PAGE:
Coronavirus: Fear on the Nile

Thursday 5 March 202002:21 pm
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Multiple nations, in recent days, have reported returning travelers from Egypt testing positive for Corona while Egypt continues to remain silent on the outbreak. There is a great deal we do not know and that is by design: draconian paradigms, like Egypt, excel at disinformation, misinformation and limiting information. We only have to look as far as China or Iran to understand the dangers of such a deadly virus coming into contact with a dictatorial regime suspected of under counting cases and fatalities.

Based on multiple indicators Egypt may become yet another state employing similar methodology in dealing with the outbreak on the banks of the Nile. The world as a whole, says the director of the World Health Organization (W.H.O) , is in “uncharted territory” and nations such as Egypt who look to control the narrative to the detriment of their populations will only make this fight more challenging.

Globally, information pouring in daily, continues to turn evermore grim. On Tuesday, the director of the World Health Organization announced that fatality rates estimated initially to be 2.3% were in fact 3.4%, even though these numbers may be significantly lower since many cases may be undetected and/or untested. These percentages factor in all age groups but in examining the older subsets of 70-79 and 80+ the percentages skyrocket to near 10% and 15% respectively. Frighteningly, medical experts are comparing the current Corona outbreak to the 1957 Influenza Contagion ; an outbreak that left 1 million dead in its wake. Despite attempts to quell panic World Markets continue to experience seismic downward shifts in the percentage points daily, for the most part. The virus continues to gain momentum on a worldwide scale with particular hotspots in China, Italy, South Korea, and Iran, so what does this mean for Egypt and its highly stretched health care infrastructure?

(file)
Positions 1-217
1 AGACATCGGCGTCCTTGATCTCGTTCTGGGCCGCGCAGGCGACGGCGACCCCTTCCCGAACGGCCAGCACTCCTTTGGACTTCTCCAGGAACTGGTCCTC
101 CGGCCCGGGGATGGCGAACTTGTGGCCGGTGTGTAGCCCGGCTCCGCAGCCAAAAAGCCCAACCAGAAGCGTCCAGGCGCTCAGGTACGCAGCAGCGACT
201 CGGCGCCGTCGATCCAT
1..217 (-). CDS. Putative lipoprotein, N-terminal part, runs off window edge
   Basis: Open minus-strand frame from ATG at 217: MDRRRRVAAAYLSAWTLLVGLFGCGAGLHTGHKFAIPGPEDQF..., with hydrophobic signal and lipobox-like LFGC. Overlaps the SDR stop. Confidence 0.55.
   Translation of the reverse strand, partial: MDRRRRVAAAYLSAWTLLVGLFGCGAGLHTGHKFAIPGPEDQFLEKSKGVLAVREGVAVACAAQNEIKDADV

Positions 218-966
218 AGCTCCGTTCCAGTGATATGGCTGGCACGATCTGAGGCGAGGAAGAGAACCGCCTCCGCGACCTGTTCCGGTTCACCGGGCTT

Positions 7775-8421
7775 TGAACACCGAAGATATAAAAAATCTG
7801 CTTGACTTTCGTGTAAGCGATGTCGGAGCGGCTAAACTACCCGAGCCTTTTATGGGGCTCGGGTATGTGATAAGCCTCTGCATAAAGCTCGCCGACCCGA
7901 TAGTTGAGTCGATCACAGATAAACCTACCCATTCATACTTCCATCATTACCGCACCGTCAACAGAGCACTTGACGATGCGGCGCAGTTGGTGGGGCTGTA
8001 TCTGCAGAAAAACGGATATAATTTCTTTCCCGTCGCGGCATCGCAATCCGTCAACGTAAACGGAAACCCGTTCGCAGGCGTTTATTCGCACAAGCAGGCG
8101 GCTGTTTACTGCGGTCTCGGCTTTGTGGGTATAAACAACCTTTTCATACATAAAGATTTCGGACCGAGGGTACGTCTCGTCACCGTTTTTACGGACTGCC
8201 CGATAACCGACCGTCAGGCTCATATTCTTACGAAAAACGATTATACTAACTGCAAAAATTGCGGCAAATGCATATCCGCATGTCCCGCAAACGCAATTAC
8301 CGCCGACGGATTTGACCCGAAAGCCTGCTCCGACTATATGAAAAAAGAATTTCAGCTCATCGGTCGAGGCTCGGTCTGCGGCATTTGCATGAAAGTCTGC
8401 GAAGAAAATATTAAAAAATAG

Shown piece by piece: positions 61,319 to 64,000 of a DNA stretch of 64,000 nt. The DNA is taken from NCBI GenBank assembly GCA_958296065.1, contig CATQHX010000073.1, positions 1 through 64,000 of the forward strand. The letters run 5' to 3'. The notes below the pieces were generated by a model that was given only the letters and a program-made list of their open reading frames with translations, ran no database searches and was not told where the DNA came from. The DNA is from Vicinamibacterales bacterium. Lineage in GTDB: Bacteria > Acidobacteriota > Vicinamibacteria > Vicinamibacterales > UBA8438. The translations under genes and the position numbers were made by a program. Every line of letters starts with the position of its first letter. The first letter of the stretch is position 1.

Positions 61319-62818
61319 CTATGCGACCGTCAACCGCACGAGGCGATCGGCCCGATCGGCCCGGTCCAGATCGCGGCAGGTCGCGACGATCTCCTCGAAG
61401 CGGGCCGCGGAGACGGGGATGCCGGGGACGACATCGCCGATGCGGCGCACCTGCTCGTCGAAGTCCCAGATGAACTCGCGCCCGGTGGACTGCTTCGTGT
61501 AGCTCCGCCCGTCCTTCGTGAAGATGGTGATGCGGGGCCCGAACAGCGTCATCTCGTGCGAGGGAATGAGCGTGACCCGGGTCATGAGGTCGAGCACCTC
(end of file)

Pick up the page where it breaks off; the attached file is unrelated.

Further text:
Egypt has 1/2 bed per 1,000 Egyptians in its hospital system, compare with 3.3 beds per 1,000 Israelis. This is not accidental, Egypt spends around 4% of its GDP on health infrastructure compared to the average 10% elsewhere reports the World Bank

Egypt has 1/2 bed for every 1,000 Egyptians in its ailing hospital system, compare with 3.3 beds for every 1,000 Israelis. This is not accidental, Egypt spends slightly over 4% of its annual GDP on health infrastructure in stark contrast to the world which averages nearly 10%, reports the World Bank. A global viral outbreak now uncovers the inner political machinations of societies and Egypt is no exception. Many a minister is chosen for pliability and personal vulnerability over efficacy and experience to turn the minister into an executioner of deep state policy. Coupled with control of the media, these levers facilitate domination of the public narrative at such a sensitive juncture . At the center of the concept of dictatorship is the concept that the regime is always in control of any and all matters, a virus undercuts that notion for it is under no one’s control. In this respect Egypt resembles Iran.  The New York Times put it best this week as it explained how paranoia and secrecy reign in the arena of government response. For autocracies controlling information is no less important the very virus it battles.

When Qatar denied Egyptian travelers entry into the country it focused ever-growing doubts about Egyptian testing and what the government may be holding back informationally about the spread of the virus. Kuwait and Angola quicjly followed Qatar. There are, clearly, valid concerns.  A nation of 100 million, Egypt has only reported two cases of the coronavirus thus far. Alarmingly multiple nations, including France, Canada, the U.S and Taiwan, have reported travelers returning home from trips to Egypt testing positive for the virus. Central question here is quite obvious: how could, at least 10 cases of viral infection come from travelers to Egypt without Egypt having far more cases than it admits?

We only have to look as far as China or Iran to understand the dangers of the deadly Corona virus coming into contact with a dictatorial regime. What’s Egypt’s best kept health secret?